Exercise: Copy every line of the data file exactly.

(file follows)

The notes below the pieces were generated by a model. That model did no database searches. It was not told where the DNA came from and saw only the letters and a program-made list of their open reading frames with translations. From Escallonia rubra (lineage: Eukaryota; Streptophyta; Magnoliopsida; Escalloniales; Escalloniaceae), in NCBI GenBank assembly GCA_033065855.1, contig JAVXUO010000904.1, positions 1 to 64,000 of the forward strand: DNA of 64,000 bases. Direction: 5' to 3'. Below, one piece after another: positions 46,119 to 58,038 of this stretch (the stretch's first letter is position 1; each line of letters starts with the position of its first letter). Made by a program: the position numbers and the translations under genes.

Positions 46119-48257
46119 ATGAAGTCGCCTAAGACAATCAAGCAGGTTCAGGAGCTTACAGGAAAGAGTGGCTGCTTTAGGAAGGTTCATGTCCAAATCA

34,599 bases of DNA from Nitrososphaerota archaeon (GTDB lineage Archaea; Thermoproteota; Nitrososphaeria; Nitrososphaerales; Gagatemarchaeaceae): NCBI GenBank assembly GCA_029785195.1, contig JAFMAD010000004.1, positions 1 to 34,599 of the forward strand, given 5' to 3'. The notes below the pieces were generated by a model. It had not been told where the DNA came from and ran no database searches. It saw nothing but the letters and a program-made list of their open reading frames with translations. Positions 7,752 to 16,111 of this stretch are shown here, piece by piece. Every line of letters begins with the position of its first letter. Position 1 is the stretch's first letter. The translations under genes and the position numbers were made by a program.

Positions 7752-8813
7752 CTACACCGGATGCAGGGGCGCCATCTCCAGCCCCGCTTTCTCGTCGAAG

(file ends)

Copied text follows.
The notes below the pieces were generated by a model. That model did no database searches. It was not told where the DNA came from and saw only the letters and a program-made list of their open reading frames with translations. From Escallonia rubra (lineage: Eukaryota; Streptophyta; Magnoliopsida; Escalloniales; Escalloniaceae), in NCBI GenBank assembly GCA_033065855.1, contig JAVXUO010000904.1, positions 1 to 64,000 of the forward strand: DNA of 64,000 bases. Direction: 5' to 3'. Below, one piece after another: positions 46,119 to 58,038 of this stretch (the stretch's first letter is position 1; each line of letters starts with the position of its first letter). Made by a program: the position numbers and the translations under genes.

Positions 46119-48257
46119 ATGAAGTCGCCTAAGACAATCAAGCAGGTTCAGGAGCTTACAGGAAAGAGTGGCTGCTTTAGGAAGGTTCATGTCCAAATCA

34,599 bases of DNA from Nitrososphaerota archaeon (GTDB lineage Archaea; Thermoproteota; Nitrososphaeria; Nitrososphaerales; Gagatemarchaeaceae): NCBI GenBank assembly GCA_029785195.1, contig JAFMAD010000004.1, positions 1 to 34,599 of the forward strand, given 5' to 3'. The notes below the pieces were generated by a model. It had not been told where the DNA came from and ran no database searches. It saw nothing but the letters and a program-made list of their open reading frames with translations. Positions 7,752 to 16,111 of this stretch are shown here, piece by piece. Every line of letters begins with the position of its first letter. Position 1 is the stretch's first letter. The translations under genes and the position numbers were made by a program.

Positions 7752-8813
7752 CTACACCGGATGCAGGGGCGCCATCTCCAGCCCCGCTTTCTCGTCGAAG